Origin stories

Each of us has a storied past. What else could the past be? Selecting salient episodes for retelling as an illustrative or explanatory tool dramatically highlights current and future motivations, commitments and ideals. These stories say a lot about you. I don’t think that I am alone in being fascinated by such stories. There is a subset of these that I find particularly interesting: origin stories told by serious participants in the free and open source software community. These are surprisingly rare. I think it’s because serious FOSS folks know it isn’t about them, it’s about the community. As a result you are more likely to spot one of these origin stories showing up in passing when such a person is writing about something else. One such origin story can be found in Ross Gardler’s post on the demise of the Java Community Process.

I was struck by Ross’ description of how he learned the value of commitment, teamwork, and collaboration through sport. I wasn’t surprised. Nor was I surprised that he has other tales to tell, other experiences that shaded his understanding and provide him with a rich and subtle appreciation of community.

On another day perhaps he would select two completely different episodes as salient in his moral forensics. That too is something each of tends to do. Today I think it was the way my father coached a hockey team I was on as a boy that stands out. Tomorrow I’ll think that it was the way he faced and accepted the consequences of each of his decisions. Next week I’ll come back to the camaraderie he cultivated in the crew that worked in the bakery. (Not all origin stories are father stories, but mine mostly are.)

The Java Community Process may indeed be dead. I’m not a direct participant in that community so I have to rely on people like Ross to get the straight story. Fortunately I feel like I now have a bit of insight into what drives him, and that convinces me that I was right to trust his lead on this all along.

Still, I wish I’d known him in his Dub Reggae days 🙂

More is easier

I have a tendency to follow the line that less is more. Maybe it’s because I’m short. I like short sentences. Short paragraphs. Bullet points. And one side of A-4, no more!

But sometimes I have to admit that more is better. What would Proust be like without the long, meandering, sentences that wrap you up and spin you round until your own thoughts are as mixed and muddled as the memories his narrator is dancing through? That must be the very effect he is aiming at. More is also sometimes better when it comes to software and learning.

I am continuing up my learning curve with Drupal. It’s getting better. (Well, I mean I’m getting better at it.) I’m discovering the efficiency that comes of managing multiple Drupal sites. I’ve got three live ones on the go at the moment as well a few test sites. For the live sites I’m trying to follow good practice. Part of that is implementing only what you know. The efficiency comes in when I am able to propagate something new across numerous sites. Repetition, as Proust knew well, has a strengthening effect on memory. My learning curve gains breadth as well as height.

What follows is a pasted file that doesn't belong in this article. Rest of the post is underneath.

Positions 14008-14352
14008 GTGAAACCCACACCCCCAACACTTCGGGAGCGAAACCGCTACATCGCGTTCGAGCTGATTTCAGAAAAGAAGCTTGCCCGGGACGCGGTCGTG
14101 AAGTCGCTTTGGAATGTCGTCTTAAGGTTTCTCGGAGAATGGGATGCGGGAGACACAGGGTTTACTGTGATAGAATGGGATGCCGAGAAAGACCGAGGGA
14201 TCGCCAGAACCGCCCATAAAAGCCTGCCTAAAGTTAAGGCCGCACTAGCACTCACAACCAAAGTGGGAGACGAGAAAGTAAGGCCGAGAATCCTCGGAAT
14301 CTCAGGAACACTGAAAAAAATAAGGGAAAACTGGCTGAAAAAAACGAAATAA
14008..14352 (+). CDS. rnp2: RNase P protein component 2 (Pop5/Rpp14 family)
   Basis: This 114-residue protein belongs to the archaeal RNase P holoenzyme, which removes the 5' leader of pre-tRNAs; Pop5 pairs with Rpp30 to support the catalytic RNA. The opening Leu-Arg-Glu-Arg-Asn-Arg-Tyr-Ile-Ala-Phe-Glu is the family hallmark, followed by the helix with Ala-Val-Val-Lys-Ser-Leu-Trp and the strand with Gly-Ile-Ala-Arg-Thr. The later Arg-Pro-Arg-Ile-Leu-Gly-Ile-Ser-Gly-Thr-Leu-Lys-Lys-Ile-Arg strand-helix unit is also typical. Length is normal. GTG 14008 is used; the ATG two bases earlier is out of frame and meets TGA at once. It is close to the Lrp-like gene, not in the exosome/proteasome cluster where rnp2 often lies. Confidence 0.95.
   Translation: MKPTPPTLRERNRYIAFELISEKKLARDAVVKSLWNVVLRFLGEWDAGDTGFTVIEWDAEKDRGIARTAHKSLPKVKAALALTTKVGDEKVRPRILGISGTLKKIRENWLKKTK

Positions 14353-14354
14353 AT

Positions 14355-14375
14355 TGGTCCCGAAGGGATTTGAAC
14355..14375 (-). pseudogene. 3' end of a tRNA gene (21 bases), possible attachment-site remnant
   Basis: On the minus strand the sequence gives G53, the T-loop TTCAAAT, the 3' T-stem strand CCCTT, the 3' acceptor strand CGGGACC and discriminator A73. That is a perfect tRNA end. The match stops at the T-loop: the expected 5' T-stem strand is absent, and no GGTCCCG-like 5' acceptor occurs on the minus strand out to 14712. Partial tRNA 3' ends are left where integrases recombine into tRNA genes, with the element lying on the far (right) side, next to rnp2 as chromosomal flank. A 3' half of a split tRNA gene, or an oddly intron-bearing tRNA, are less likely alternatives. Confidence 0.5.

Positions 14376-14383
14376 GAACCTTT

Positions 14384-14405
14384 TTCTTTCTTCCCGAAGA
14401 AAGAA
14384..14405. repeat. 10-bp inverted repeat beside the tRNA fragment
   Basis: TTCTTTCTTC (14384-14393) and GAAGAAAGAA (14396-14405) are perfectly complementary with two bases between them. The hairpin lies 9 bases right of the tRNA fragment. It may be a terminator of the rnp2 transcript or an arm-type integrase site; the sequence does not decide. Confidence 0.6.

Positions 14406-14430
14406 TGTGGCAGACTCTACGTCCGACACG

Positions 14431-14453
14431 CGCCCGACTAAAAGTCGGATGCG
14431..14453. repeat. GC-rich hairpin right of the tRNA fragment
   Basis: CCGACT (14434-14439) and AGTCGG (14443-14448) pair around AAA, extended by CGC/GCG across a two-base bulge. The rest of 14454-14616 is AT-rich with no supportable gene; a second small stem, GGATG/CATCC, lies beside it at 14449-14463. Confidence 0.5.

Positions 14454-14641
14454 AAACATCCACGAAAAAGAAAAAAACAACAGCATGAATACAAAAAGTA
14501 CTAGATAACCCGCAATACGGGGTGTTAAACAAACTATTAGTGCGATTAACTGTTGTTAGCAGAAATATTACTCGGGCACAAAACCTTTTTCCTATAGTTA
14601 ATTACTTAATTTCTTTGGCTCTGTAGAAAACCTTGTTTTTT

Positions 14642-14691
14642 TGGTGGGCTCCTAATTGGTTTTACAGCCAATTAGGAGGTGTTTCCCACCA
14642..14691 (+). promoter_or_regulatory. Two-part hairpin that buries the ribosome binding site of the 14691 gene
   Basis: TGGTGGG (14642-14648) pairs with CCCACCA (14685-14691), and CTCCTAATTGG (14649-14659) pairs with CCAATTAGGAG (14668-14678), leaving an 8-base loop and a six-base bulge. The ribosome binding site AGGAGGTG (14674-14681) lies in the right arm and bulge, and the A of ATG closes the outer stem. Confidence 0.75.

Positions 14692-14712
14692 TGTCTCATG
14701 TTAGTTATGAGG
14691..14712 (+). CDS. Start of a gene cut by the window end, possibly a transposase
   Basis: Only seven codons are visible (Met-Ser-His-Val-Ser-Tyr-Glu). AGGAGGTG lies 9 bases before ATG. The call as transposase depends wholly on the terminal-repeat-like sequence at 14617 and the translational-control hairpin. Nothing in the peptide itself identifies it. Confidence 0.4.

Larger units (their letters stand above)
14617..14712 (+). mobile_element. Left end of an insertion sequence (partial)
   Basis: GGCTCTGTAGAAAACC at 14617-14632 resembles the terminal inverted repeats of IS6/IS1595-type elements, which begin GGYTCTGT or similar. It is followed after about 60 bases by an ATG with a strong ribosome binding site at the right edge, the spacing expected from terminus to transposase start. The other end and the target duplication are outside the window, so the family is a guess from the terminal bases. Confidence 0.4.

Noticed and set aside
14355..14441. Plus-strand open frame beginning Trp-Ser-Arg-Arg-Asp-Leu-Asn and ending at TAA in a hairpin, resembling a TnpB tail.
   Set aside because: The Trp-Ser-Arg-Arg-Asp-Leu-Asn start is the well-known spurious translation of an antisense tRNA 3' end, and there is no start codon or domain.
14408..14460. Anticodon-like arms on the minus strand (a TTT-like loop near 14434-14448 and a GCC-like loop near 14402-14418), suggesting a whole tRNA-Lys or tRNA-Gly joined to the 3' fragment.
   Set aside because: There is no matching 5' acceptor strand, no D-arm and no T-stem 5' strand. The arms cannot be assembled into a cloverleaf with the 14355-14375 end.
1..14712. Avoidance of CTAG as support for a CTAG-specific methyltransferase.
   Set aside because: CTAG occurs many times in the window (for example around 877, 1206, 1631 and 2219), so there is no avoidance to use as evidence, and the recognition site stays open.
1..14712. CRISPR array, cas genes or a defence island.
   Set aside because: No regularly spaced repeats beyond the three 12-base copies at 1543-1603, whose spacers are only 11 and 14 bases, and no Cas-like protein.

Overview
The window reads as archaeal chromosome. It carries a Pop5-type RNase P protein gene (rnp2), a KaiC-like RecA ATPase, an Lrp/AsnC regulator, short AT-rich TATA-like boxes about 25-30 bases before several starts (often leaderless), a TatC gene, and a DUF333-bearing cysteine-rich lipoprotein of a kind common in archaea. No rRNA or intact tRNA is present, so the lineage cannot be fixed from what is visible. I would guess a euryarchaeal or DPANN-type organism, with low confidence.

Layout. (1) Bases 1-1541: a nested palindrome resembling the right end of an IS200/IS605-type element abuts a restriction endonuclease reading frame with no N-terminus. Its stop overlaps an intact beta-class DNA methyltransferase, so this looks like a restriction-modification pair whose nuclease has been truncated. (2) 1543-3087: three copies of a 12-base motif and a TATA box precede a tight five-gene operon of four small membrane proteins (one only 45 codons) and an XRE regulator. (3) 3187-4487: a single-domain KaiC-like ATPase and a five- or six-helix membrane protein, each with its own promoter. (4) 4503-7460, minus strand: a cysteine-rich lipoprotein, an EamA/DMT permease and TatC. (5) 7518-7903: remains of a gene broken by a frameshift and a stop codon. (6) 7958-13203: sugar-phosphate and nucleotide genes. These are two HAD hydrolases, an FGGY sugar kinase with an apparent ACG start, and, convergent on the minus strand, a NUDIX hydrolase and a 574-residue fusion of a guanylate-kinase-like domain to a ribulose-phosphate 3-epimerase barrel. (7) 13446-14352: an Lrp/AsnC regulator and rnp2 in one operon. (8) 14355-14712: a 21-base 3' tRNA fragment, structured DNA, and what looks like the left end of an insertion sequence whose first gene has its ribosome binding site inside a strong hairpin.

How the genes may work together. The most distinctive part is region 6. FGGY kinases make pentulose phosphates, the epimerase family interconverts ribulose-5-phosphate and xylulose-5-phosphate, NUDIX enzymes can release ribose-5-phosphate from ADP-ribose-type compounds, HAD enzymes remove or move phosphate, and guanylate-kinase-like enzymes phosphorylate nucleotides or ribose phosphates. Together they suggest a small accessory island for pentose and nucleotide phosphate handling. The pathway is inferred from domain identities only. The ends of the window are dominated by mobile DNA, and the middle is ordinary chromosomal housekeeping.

Not so long ago I met up with a number of people who make their livings setting up and maintaining Drupal sites. One thing that struck me was how many of them stuck to a very constrained set of parameters for clients. But it makes perfect sense. Their objective is both to provide the client with what he or she wants/needs while at the same time taking advantage of whatever efficiencies they can build into the process in order to minimize the time and labour cost of developing a new site. One person I spoke to said he could produce a new site, top to bottom, in 15 minutes (he was using the Drush Package Manager, which I’m not even thinking about at the moment).

There is a sense in which the more opportunities you have to exercise a new skill the less cost that is needed to reach a satisfactory end point for any of those opportunities. Which sounds rather convoluted. It’s probably simpler to say that: less is more and more is less.

FSOSS 2010 – report

Today I attended the always interesting FSOSS event at Seneca Centre for Development of Open Technology in Toronto. I had a couple of goals for participating in the event. I hoped to get myself plugged back in to the open source community (at least more than sitting in my office permits) and there were a number of talks (and people) that I specifically wanted to see. Despite some disappointments, the high points more than compensated.

Key for me in the morning set of talks was Dru Lavigne speaking on Finding a Community (Even if You’re not a Developer). This was an excellent presentation – thorough, careful, and measured. Plenty here for anyone new to FOSS or anyone still trying to find their niche. Dru spent a fair bit of time outlining how to find a good fit for your skills. Clearly that is much easier if you are a developer and have a specific toolset. That rather narrows the field of projects to which you might contribute. But what if what you hope to offer to a FOSS project is documentation skills, or at least non-coding skills? Here the problem is that your skills are so general that you really could contribute to virtually any project. For me, the way to narrow the decision matrix in such a case is to find a project that you actually use and that you feel passionate about.